11/05/12 All Shelters are Closing?!?

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Animal Friends warns about an alarming situation caused by unreasonable demands from veterinary inspectors

- Adopting of animals in Dumovec shelter has been stopped during the last month; is stray animal care in Croatia collapsing?

In response to the outcries of many citizens over the adoption stoppage of all new animals at Zagreb's animal shelter Dumovec, Animal Friends has exposed an alarming situation that will negatively affect the future of all shelters in Croatia. Veterinary inspectors have issued a resolution for Dumovec in which they only allow the adoption of dogs that have been monitored in the shelter for six months or are negative in high rabies anti-body titration test. Because of this resolution, there are now more abandoned dogs on Zagreb's streets than in the shelter.

This resolution seems to be a result of the constant pressures, monitoring, and controls of the shelter by veterinary inspectors. After closing shelters in June because of alleged rabies situations, and killing 46 healthy animals, unreasonable demands of veterinary inspections could endanger the whole animal adopting system in Croatia.

Testing high titeration of antibodies for rabies at the Croatian Veterinary Institute significantly increases costs to shelters. Is it possible for Zagreb and others Croatian cities to settle these costs, considering that many of them haven't built the shelters yet because of financial problems?!? Existing shelters are often managed by organizations with insufficient financial assets even for basic everyday needs. Every city that finances shelters already has to pay a lot of money to house the animals and to provide food, vaccines, spaying and neutering, and others veterinary services.

Even if shelters or the government could finance testing high anti-body titration tests for rabies, no dog could be adopted for at least a month and a half because of quarantine and testing. Consequences of this practice include overcrowded shelters that have stopped adoptions, sick puppies that have weak immune systems, and enormous housing expenses for every shelter dog. The streets would be crowded with stray dogs, which would increase the danger of contagious diseases and rabies. Who would then be responsible for rabies on the streets? Just as Croatia will join the EU, the country could face the collapse of an already bad stray animal care system.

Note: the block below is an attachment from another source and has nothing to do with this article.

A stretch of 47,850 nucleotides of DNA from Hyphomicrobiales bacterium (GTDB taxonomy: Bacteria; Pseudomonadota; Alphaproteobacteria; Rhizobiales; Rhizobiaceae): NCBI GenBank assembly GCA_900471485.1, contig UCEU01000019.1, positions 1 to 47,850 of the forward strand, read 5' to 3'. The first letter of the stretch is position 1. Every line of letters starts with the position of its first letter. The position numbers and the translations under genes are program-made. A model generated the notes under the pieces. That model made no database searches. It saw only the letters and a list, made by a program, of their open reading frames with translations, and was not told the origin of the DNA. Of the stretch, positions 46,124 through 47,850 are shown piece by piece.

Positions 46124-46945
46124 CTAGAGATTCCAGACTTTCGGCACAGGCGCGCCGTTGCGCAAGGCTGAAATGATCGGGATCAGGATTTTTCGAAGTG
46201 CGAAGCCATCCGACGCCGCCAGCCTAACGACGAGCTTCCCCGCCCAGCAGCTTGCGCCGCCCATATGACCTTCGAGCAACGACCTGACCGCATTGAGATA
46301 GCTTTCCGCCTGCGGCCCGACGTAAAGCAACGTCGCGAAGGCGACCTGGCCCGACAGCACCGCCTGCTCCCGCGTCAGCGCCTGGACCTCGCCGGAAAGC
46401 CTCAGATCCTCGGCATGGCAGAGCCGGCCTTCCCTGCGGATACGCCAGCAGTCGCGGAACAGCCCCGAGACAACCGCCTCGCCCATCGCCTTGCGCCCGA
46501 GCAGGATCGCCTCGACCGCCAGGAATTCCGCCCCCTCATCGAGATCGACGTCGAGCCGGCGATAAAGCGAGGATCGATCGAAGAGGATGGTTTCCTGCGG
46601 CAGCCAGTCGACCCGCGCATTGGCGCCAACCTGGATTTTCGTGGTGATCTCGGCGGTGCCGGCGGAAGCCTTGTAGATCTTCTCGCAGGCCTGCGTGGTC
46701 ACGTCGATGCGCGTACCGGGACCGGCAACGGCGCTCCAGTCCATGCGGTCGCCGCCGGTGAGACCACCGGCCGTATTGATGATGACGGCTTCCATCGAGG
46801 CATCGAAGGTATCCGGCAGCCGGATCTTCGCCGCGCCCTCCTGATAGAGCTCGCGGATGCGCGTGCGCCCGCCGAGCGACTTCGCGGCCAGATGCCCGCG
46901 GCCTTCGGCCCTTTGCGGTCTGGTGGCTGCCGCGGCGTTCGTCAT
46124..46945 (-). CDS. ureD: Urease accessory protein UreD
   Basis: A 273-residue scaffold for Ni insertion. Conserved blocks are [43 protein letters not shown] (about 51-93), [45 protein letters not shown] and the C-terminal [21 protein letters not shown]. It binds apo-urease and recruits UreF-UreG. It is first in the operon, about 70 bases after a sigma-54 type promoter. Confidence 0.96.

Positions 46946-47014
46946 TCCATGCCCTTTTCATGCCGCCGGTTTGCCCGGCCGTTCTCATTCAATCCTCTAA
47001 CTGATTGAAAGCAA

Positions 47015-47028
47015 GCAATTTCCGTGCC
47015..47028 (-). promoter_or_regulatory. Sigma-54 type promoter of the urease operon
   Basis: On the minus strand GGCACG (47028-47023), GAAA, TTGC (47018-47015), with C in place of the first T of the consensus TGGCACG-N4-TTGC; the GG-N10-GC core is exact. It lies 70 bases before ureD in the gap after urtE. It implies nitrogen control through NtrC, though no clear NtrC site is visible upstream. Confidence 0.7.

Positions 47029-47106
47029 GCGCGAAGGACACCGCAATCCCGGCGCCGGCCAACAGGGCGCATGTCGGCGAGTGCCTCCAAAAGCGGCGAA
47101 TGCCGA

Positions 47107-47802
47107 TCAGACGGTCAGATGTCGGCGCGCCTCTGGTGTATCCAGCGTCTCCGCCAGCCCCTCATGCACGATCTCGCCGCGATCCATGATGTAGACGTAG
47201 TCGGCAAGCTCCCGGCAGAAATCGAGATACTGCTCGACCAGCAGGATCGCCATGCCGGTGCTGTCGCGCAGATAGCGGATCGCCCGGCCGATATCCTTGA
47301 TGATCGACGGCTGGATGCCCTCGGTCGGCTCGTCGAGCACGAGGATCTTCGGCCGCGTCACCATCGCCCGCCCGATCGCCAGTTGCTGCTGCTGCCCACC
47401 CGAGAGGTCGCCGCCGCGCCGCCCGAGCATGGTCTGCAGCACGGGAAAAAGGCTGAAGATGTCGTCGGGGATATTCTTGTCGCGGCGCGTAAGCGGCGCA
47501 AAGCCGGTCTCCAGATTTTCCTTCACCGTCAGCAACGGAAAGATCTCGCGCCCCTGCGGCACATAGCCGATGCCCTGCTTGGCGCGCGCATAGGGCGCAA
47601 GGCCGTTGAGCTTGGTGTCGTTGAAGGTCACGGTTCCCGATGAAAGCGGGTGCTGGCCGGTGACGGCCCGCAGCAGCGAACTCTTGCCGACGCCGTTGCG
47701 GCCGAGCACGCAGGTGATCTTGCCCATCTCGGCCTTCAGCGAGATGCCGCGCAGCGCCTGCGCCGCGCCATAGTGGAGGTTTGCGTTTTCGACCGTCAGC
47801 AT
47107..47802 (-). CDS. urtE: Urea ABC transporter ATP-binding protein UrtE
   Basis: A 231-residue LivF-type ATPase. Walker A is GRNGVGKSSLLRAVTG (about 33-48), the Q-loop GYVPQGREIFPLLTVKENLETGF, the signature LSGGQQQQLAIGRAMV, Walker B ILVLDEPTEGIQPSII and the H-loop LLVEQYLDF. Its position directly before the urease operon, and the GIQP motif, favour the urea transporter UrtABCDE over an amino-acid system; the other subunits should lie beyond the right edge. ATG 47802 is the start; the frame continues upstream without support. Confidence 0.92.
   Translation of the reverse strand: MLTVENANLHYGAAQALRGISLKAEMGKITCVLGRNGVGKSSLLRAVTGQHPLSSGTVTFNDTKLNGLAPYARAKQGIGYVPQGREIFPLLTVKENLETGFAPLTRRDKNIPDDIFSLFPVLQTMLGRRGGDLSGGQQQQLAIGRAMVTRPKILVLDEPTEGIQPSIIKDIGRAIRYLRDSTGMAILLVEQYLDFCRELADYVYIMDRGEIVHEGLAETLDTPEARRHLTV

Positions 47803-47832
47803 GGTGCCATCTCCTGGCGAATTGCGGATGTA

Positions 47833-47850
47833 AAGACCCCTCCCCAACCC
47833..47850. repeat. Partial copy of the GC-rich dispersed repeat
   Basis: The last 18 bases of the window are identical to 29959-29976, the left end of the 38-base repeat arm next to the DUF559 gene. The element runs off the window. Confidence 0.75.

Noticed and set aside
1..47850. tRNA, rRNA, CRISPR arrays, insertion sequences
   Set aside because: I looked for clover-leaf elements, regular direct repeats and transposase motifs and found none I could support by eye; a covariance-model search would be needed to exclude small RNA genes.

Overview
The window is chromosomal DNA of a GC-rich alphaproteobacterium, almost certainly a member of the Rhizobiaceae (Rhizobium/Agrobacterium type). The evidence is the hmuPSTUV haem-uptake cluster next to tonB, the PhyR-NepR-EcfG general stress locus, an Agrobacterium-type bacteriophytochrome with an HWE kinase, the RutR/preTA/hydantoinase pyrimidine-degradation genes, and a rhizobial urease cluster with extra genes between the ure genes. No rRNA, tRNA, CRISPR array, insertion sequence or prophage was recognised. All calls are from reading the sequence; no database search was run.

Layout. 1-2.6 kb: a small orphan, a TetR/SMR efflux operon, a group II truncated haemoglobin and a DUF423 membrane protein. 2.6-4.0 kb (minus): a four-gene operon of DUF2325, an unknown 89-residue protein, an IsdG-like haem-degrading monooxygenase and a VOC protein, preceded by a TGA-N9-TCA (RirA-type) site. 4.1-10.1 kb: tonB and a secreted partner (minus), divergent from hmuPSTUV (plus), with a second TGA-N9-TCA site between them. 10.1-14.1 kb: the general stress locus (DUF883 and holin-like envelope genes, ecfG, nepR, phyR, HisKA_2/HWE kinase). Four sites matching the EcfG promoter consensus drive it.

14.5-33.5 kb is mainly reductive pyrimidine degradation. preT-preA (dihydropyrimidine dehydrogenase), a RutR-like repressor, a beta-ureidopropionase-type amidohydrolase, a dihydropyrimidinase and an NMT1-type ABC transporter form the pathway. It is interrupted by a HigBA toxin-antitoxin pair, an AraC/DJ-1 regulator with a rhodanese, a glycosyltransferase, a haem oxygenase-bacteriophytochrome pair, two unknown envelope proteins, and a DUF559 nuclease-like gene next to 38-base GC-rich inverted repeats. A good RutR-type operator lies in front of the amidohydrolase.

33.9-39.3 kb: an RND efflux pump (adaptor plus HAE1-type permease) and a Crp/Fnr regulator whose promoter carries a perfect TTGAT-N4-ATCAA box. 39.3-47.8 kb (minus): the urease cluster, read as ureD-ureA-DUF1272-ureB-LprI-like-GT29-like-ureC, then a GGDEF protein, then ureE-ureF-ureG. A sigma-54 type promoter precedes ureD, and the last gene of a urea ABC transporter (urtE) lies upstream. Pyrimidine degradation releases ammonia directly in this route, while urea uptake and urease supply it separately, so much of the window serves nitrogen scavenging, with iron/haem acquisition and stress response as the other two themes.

Even though proposal of the new Rulebook for conditions in animal shelters demands control of anti-body titration tests at the Croatian Veterinary Institute, there is no such obligation anywhere in other European countries. In Croatia, oral vaccination of foxes has been conducted and there has been no increase in rabies. The last human rabies case was recorded in 1964. But even if Croatia was especially in danger of a rabies outbreak, this measure could only make the situation worse.

Veterinary inspection has been neglecting Article 23 of the Rulebook – testing high anti-body titration for rabies and animal monitoring for six months, knowing that this article cannot be implemented in practice. At the same time, one of the greatest absurdities is that cats, statistically the most common transmitters of rabies, are not obligated to be vaccinated, while the dogs must spend six months in quarantine! By manipulating with wrong information about the danger of rabies, veterinary inspection could destroy the system of homing of stray dogs and figthin rabies. This kind of behavior causes disbelief and outrage among foreign expert organizations and could cause a disaster that will cause local communities, organizations, and citizens to raise to their feet.

At a recent meeting, Croatian animal protection organizations, who are a part of the Network Against Animal Abandoning, have agreed to send a collective demand for changing the disputable article of the Rulebook (i.e. that testing high titer of antibodies for rabies would not be obligated by any law provision) to the Ministry of Agriculture.

Animal Friends is still waiting for a meeting with the minister Jakovina in order to discuss this serious problem, while minister assistant Ms. Mirjana Matausic-Pisl stated that testing high titeration of antibodies for rabies and similar demands will not be regulated.

Animal Friends demands the following: that authorities allow shelters to continue operating, that veterinary inspectors carry out conscientious work, and that a new Rulebook be written, as it should have been issued at the end of 2009 without an article about testing high titeration of antibodies for rabies, in order to avoid large damages to local communities and the state and citizen who are paying for work of the shelters and the local and state officials.

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